Slaves also escaped from the farms where they were mistreated as a means of resistance especially when they knew that they were to be sold off to another strange master. For the blacks who worked as domestic helps within the white people's houses, they once in a while used to poison the entire white family as a way of revolting against the brutality. Though few, some of the resistances took the outright violent trend and bloody fights ensued with looting and destruction of property that belonged to the masters. This was however met by stiff penalty that saw one sentenced to death if he hit his master to cause a bruise.
The slaves who rebelled by escaping from their masters went ahead and formed groupings that were referred to as Maroons. These were communities that they formed to help preserve their culture and protect each other from falling into the hands of the masters again. The various forms of resistances noted above also pointed out to the masters the discomfort that the slaves were living under and it was upon these that the slave trade abolition movements built upon.
3. Explain why slavery was questioned widely during the Revolutionary period and why the Northern and Southern history of the institution diverged so greatly after the Revolution.
Ideally the revolutionary period is said to be between the 1760s and 1820s. Several wars were fought and in many ways the blacks were involved in fighting for the patriot forces (America's Library, 2012). The fundamental difference in policy held by the North and the South on slavery was on the moral standing concerning the issue of slavery. The North stood by the policy of slavery being morally wrong yet the Southerners never took a solid stand on the morality or otherwise of the slavery (National Park Service, 2007).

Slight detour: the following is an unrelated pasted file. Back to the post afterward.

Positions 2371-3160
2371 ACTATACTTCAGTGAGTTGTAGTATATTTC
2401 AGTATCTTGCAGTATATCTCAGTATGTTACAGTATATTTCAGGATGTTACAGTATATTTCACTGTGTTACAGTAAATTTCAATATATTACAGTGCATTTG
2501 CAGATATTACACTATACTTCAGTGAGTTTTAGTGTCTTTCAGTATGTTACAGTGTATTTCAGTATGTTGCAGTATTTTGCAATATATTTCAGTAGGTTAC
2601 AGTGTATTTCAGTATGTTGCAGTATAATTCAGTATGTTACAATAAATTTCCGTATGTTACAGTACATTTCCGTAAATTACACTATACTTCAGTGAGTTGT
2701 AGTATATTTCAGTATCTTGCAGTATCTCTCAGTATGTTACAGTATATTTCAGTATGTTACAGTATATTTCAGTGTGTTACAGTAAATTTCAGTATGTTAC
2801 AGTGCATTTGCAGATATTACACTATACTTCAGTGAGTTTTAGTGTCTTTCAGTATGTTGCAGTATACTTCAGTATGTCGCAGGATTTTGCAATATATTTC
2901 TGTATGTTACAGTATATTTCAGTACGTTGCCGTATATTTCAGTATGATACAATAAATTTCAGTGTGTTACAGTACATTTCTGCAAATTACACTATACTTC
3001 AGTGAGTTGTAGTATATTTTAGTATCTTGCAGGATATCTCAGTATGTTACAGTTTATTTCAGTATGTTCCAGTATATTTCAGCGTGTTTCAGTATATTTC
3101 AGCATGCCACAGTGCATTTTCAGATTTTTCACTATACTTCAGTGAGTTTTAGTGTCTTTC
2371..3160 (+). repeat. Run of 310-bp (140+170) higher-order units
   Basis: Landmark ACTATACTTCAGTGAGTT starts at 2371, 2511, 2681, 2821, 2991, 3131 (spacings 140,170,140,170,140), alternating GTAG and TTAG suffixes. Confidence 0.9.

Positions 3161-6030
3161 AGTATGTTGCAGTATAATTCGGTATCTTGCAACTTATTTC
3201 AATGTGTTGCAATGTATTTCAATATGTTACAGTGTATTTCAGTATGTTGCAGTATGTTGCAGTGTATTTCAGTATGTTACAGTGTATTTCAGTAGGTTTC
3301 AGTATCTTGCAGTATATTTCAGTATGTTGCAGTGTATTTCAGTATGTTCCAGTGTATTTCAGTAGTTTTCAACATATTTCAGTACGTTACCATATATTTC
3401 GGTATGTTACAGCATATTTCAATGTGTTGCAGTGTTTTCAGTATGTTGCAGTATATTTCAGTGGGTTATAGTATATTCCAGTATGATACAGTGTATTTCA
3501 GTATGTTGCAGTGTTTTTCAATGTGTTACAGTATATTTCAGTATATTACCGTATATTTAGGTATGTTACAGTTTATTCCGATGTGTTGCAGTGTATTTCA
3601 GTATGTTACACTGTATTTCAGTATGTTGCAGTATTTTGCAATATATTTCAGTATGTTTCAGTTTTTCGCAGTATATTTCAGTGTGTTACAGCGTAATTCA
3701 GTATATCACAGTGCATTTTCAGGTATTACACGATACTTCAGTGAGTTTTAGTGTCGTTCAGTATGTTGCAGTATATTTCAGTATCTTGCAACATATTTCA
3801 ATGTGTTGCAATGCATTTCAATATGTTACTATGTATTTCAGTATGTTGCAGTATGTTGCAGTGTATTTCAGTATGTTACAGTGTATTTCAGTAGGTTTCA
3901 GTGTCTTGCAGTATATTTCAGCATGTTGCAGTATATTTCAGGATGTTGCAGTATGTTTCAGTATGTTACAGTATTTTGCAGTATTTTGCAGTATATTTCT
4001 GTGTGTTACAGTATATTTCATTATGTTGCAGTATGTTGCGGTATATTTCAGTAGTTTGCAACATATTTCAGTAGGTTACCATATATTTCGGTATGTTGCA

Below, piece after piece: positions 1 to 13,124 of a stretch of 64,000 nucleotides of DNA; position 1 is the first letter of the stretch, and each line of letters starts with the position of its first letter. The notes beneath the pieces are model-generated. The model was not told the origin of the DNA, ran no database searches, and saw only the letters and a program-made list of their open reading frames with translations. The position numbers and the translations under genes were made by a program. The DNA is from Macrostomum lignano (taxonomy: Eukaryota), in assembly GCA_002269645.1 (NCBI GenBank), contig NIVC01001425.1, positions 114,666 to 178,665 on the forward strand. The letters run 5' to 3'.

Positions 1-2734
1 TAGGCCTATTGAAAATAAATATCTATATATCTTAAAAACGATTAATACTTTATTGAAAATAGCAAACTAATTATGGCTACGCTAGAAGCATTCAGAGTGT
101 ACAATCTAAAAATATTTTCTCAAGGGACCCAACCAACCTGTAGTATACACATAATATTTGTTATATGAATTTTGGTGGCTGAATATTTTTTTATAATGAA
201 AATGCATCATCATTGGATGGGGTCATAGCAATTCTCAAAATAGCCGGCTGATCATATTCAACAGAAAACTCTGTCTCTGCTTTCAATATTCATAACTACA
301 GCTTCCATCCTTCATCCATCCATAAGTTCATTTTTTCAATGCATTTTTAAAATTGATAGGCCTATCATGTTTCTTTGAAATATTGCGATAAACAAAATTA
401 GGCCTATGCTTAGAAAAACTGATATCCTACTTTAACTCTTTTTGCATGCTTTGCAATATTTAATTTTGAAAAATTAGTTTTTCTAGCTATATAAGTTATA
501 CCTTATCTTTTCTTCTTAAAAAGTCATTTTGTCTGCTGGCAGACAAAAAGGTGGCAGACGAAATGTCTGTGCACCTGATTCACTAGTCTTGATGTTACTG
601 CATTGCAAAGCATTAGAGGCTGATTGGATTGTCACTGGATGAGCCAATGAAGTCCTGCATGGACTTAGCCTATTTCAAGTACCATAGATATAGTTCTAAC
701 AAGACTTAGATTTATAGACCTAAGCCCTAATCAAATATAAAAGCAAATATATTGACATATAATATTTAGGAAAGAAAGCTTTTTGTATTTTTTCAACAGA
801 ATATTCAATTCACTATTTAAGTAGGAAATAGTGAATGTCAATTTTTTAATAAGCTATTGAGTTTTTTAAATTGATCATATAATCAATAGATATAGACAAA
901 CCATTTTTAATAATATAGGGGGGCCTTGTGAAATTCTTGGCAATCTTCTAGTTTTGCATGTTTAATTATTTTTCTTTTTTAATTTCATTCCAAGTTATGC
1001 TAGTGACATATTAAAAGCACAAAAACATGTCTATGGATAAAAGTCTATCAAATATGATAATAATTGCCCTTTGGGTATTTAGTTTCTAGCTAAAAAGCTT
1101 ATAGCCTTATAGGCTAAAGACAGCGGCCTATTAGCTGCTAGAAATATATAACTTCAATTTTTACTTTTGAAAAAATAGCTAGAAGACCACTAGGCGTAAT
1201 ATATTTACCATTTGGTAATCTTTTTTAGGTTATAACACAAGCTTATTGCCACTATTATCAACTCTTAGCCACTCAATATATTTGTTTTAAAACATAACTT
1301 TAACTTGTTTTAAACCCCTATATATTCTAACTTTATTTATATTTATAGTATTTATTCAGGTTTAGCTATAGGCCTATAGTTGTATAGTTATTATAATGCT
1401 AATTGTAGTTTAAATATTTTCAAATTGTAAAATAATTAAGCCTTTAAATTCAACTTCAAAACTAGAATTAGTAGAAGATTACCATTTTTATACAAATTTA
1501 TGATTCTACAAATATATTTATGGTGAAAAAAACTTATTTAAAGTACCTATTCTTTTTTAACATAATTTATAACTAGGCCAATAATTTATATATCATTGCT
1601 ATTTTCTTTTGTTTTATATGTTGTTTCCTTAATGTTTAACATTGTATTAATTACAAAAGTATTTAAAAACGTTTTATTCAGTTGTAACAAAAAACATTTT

Due to the fact that the South owned slaves, they were vehemently opposed to the banning of the slavery. In the face of this massive call to end slave trade during the 1820s to 1850s the South wanted to be left with the right to chose what to do with their slaves. They also coined out some provisions like allowing the slaves to join fighting groups and enjoy some other additional rights. On the other hand, the North was really for the banning of slavery. As a matter of fact, the northern states had abolished slave trade as early as 1830s and it is with the realization if the gross cruelty that slavery subjected the blacks to and with that the 13th amendment was brought to the front discussion row.
It was difficult to practically emancipate the slaves from the South until the North had a profound military success in the civil war and the proclamation was used rather as a propaganda tool to tell the world that the U.S.A. was serious about fighting slavery. Indeed it was until the election of Lincoln for his second term that he abolished in the constitution through the thirteenth amendment (Our Documents, 2011).
The Emancipation Proclamation was a categorical document that sought to spell out the status of the U.S.A. As…[continue]